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Things are going well for Shypple, the ‘ of shipping‘, which connects thousands of companies through an online platform. The young company recently took the next big step. It now uses a filter system to convert shipping emissions into plant food. “The system is installed directly on board ships and CO2 never even has a chance of being released into the air,” says CEO Jarell Habets. Moreover, the company is making shipping more sustainable in even more ways.

What does Shypple do exactly?

Shypple’s platform enables a centralised form of communication where everyone can see everything that is being reported about shipping and shipments. The data concerns containers that have a number, purchase orders and tracking. No email exchanges are needed, because it is clear at a glance where containers are all located. A booking is made with just a few clicks.
The booking platform enables stakeholders to quickly anticipate events that affect deliveries. What’s more, the platform also allows people to chat with suppliers on the other side of the world, for instance.

The digital freight forwarder has only been in operation since 2017, but already it can no longer be considered a start-up. Over the past few years, the company has grown by a factor of two. “Whereas in the same period we saw no such growth, or even worse, a decline in volumes at our biggest competitors,” says Habets with a sense of pride. The rapid growth has given the company room to embark on new developments.

Reusing CO2

This has also led to a new partnership with Value Maritime. The initiative helps Shypple’s clients to cut down on their carbon footprint thanks to Value Maritime’s Filtree and Carbon Capture system. This system filters sulphur, particulates and CO2 from the exhaust fumes of ships. The CO2 is then transported to greenhouses inside batteries. These can then re-use the CO2 to grow crops. As such, the solution is especially interesting for transporters of fresh goods. The services will be available to Shypple users from September onwards.

Jarell Habets ©Shypple
Jarell Habets ©Shypple

“Maritime shipping accounts for 2.5 per cent of all CO2 emissions worldwide”, Habets explains. “The great thing about Value Maritime’s solution is that it can be installed directly on board ships. That way, CO2 does not even have a chance to be emitted into the air and users of the Shypple platform are able to make a direct contribution to a cleaner world because the CO2 is used to boost plant growth.”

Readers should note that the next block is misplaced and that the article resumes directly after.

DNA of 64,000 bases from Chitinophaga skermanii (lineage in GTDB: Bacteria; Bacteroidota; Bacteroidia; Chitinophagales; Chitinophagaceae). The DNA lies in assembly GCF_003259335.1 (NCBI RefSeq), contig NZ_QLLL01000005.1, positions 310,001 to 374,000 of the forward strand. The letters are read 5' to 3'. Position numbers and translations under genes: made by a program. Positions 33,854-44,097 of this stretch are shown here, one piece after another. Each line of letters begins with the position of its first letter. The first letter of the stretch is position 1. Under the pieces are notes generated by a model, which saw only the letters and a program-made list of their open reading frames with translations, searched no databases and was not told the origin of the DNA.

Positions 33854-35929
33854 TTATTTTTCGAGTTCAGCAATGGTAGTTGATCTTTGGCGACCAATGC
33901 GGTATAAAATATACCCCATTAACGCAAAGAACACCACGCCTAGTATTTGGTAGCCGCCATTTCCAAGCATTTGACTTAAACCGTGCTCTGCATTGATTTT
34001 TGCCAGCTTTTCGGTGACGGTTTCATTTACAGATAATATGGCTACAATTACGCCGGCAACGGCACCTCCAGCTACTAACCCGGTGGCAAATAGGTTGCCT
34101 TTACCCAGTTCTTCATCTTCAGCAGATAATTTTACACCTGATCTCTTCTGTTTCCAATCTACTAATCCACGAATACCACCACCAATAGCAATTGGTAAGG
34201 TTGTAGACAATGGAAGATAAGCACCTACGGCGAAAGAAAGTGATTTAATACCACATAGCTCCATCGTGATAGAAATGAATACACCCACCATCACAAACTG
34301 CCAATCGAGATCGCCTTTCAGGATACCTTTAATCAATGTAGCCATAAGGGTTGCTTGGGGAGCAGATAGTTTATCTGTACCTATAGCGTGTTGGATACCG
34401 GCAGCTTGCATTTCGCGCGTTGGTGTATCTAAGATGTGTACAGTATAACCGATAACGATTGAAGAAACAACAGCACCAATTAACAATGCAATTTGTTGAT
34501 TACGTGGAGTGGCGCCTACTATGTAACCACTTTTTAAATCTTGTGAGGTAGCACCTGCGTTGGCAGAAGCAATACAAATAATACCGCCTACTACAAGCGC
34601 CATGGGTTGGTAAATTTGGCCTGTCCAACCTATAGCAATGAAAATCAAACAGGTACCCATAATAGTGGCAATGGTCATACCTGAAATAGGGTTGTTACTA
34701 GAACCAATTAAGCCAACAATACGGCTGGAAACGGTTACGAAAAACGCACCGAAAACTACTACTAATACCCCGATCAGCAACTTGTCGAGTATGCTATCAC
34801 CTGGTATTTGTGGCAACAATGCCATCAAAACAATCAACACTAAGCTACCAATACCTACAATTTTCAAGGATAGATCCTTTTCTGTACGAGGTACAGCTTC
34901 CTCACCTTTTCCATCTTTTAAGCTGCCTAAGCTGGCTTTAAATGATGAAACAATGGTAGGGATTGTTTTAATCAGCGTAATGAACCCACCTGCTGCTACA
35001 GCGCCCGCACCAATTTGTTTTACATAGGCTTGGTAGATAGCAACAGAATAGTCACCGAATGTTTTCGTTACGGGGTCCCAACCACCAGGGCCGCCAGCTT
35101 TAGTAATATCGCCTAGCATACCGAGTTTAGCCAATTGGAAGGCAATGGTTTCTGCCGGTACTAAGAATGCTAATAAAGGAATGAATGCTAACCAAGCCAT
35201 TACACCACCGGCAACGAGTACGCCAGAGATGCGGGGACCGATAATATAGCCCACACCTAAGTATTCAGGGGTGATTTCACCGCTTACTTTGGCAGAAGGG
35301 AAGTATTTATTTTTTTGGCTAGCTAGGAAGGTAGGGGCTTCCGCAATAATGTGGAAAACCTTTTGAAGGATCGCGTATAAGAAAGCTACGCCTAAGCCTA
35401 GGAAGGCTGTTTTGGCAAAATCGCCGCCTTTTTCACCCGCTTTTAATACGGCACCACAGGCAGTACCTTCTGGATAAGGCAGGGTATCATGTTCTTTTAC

There are currently 60,000 oil-powered ships in the world. It will take some time before these ships are all converted or replaced by battery propulsion. The filter system will be particularly useful in the transitional period.

Positive reactions

The first reactions to the system have been favorable. These days, almost everyone is well aware that we need to find solutions together if we are to achieve the climate targets. This is also the case in the shipping industry, Habets notes. “Those clients who are already using it are all really positive. Especially since we have a lot of customers in the fresh produce market, who can potentially take advantage of it because the emissions are reused in greenhouses.”

A clean shipping industry

The new filter system is a part of Shypple’s mission to create a clean future for the shipping industry. For example, its clients also have the option of planting trees in partnership with ForestNation. They can also choose organic fuel through a partnership with Goodshipping, the Institute for environmental and sustainable energy sources in Amsterdam. 

“We like to invest in young technologies that can potentially make a big impact but can have a real hockey stick graph effect. It is expensive to use them at first, which was also the case with electric vehicles and wind turbines, for instance. But once there are enough customers, it becomes cheaper and cheaper and more accessible to more and more people. We are keen to be that first customer,” Habets adds.

‘Logistics sector has got to reinvent itself’

Over the next few years, the rate at which the shipping industry is going green is set to rise sharply, Habets predicts. “I think it’s great to see more and more initiatives springing up and increasingly more organizations are taking a hard look at the industry and their role in it. So, when I see that, I do have faith in it.” But at the same time, a great deal of work still needs to be done before any major steps can be taken. “The logistics sector actually has to reinvent itself as well, and new collaborations are crucial, in my opinion. I wonder what this logistics revolution will look like, but we are absolutely doing our bit to help make that happen.”